Emma of 'Glee' sweet, neat, petite and ailing with OCD

Emma of 'Glee' sweet, neat, petite and ailing with OCD

Tonight, the tradition continues. No, not midnight’s official calendar transition from summer to fall.

Rather, it’s the second-season premiere of Fox’s hit musical-comedy Glee – which continues prime-time TV’s long-standing custom of having a key character’s obsessive-compulsive disorder played for laughs.

Just like Seinfeld’s Jerry Seinfeld, Frasier’s Niles Crane and Monk’s Detective Adrian Monk before her, Glee’s high school guidance counselor Emma Pillsbury takes issues of hygiene and cleanliness to absurd extremes.

As all avid “Gleeks” know, Emma has been bedeviled by mysophobia (fear of germs and dirt) since childhood, when her brother pushed her into a runoff lagoon at a dairy farm.

Emma’s OCD informs much of her character’s comedic behavior (repeatedly washing her food while eating) and history (she’s a 30-something virgin). Indeed, at times, her persnicketiness virtually paralyzes her.

For viewers, she’s either a source of hilarity or – as my colleague, Leslie Gray Streeter, writes – enmity. Unless, of course, you can relate to her hang-ups. Then Emma’s condition might hit a little too close to home. OCD: When do quirks become concerns?

“We all have our obsessive and compulsive tendencies,” says Dr. Jason Spielman, a psychologist with the Neurobehavioral Institute in Weston, Florida (www.nbiweston.com) and a specialist in the treatment of obsessive-compulsive disorders. “It’s really just a matter of severity.”

In other words, are you in control of your fixations and behaviors – or are they in control of you?

“When repetitive thoughts and behaviors take up so much of your time and mental energy that they affect your personal and/or professional life, that’s when you have a problem,” Dr. Spielman explains.

So for those of us (like myself) who are regimented about things such as keeping in a specific order, and facing the same direction, the cash in our wallets and clothes in our closets: Our behavior is neat-freakish – but not problematic.

Conversely, the person compelled to wash his hands 40 times an hour, or recheck, repeatedly, that he locked his front door – even though he just did it – knows he’s behaving irrationally. Yet he can’t control himself.

Seeking treatment

If you suspect you have OCD and want treatment for it, Dr. Spielman recommends that you be sure that your mental- health professional specializes in OCD treatment, “because so few of us do.”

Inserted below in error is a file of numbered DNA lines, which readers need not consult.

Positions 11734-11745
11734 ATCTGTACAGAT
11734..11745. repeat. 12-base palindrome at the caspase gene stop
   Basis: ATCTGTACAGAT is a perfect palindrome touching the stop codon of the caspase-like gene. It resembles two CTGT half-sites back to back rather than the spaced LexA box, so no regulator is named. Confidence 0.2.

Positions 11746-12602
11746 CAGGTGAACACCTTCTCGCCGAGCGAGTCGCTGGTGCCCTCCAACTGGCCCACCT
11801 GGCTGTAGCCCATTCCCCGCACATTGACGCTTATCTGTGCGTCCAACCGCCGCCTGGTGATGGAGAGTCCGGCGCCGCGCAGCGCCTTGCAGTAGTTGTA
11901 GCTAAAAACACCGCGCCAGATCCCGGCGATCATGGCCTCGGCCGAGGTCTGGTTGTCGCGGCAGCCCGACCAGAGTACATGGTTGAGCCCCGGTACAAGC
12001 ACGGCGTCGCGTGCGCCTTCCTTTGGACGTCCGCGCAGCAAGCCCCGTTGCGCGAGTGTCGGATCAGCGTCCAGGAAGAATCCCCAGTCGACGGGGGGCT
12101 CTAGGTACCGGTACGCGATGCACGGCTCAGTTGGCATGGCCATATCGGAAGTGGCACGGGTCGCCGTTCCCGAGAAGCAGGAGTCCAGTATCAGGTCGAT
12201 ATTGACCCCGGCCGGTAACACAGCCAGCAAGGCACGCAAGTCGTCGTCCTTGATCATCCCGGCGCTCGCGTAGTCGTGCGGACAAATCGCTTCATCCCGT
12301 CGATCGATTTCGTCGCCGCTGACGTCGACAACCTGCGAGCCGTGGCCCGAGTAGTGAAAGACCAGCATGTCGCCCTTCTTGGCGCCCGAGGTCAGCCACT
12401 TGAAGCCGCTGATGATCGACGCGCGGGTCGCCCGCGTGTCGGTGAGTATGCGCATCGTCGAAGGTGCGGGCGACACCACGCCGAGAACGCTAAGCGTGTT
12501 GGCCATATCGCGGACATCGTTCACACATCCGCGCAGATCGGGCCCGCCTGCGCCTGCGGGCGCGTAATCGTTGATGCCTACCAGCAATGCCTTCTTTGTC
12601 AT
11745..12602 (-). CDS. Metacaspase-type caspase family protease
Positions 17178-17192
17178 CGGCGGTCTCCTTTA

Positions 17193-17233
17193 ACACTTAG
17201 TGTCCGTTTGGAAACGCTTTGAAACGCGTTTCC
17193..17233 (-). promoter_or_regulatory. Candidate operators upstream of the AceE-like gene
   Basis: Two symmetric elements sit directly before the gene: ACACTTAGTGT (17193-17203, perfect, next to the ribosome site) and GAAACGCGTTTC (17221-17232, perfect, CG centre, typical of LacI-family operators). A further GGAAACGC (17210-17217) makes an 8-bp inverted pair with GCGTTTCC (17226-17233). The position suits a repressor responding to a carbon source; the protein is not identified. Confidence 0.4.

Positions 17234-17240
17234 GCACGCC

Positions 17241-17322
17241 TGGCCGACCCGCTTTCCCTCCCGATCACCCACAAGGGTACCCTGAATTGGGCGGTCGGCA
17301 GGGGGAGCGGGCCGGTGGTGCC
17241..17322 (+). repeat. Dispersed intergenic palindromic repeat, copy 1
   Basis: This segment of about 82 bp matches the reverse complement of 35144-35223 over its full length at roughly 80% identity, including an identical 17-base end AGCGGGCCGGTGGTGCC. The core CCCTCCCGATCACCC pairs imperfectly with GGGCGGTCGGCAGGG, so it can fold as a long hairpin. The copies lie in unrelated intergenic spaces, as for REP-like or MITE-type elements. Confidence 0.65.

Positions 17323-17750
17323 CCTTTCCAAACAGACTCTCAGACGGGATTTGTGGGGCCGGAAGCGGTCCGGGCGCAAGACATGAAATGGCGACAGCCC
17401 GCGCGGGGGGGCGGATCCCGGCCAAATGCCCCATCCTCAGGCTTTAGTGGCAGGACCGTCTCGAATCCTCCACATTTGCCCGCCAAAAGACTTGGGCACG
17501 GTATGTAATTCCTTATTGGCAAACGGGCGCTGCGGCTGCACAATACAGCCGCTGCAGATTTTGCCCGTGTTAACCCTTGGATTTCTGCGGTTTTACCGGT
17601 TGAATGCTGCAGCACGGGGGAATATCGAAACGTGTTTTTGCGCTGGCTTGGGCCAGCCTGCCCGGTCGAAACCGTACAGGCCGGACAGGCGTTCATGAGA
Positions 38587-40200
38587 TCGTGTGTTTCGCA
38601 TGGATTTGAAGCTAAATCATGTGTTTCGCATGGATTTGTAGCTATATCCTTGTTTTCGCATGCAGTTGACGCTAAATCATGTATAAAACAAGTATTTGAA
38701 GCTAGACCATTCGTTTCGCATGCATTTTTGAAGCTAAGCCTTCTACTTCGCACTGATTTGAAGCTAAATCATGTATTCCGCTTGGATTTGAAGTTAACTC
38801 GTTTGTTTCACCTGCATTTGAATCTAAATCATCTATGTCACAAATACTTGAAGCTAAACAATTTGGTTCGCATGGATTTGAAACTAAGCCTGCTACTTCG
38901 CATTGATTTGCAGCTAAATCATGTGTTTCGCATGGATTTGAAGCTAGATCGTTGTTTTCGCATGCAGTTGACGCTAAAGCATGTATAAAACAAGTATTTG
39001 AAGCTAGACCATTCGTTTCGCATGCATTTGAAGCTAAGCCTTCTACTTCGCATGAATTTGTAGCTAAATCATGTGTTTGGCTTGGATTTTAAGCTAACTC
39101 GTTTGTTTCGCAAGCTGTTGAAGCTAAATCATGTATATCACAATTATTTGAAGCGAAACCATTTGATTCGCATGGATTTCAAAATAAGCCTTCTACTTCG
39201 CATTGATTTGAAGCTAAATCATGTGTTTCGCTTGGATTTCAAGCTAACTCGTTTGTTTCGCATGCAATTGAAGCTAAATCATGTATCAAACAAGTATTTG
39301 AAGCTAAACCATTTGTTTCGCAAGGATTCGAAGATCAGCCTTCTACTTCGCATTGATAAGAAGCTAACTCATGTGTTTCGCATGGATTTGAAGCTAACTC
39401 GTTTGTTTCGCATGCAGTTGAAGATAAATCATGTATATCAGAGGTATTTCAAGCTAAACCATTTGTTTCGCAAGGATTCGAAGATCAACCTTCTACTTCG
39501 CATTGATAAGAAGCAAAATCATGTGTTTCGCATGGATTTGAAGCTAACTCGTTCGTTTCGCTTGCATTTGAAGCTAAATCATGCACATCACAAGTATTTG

In fact, the scarcity of obsessive-compulsive-disorder specialists is why Dr. Spielman also leads an OCD Adult support-group at West Boca Medical Center (21644 State Road 7, Boca Raton) at 7:30 p.m. on the first Thursday of every month. In addition, he recommends logging on to the International Obsessive Compulsive Disorder Foundation’s website at www.ocfoundation.org to find specialists in your area who are trained in the uniform treatment protocols.

These methods include a technique called “exposure and ritual prevention”, which forces the patient to experience the anxiety associated with not partaking in the compulsive behavior.

Another protocol is cognitive behavioral therapy, in which the patient learns, through a systematic, goal-oriented approach, to alter or eliminate undesirable behavior.

In severe cases of OCD, says Spielman, prescriptions for selective serotonin reuptake inhibitor medications, such as Prozac or Luvox, might be warranted.

“There’s no one-size-fits-all approach to treating OCD,” notes Dr. Spielman. “The mental and behavioral manifestations of this disorder are as unique as a fingerprint.”

No matter where on the obsessive-compulsive spectrum you fall, try to keep some sense of perspective.

My sister, who’s a therapist, once lightheartedly described the difference between a person with OCD and one with merely an obsessive personality (like myself) with this generalization: “People with OCD usually want to be rid of it. People with obsessive personalities usually want the rest of the world to be more like them.”

Have a question/comment for Steve? E-mail him at boomerhealth@pbpost.com or write to: Boomer Health, The Palm Beach Post, 2751 S. Dixie Highway, West Palm Beach, FL 33405.


Glee’s fictional McKinley High guidance counselor (played by Jayma Mays) has a fear of germs (mysophobia) and obsessive-compulsive disorder.

She cleans every grape individually before eating it and spends an hour cleaning a pencil sharpener.

According to ‘Crazy & Sweet,’ her fan page: ‘Her interests include hand-washing, rug-fringe-straightening and local news. She is a charter member of the Western Ohio Disinfectant Society.’

Her neat retro wardrobe – which has a vast online fan base – reflects her love of order.

The actress told InStyle.com: ‘I like to call Emma’s wardrobe quirky-chic! While her outfits are always very put-together, they are still fun and flirty with bows and flowers and the colors of sorbet.’ The character wears tone-on-tone pencil skirts, blouses and vintage-inspired sweaters, all topped off with bold jewelry.


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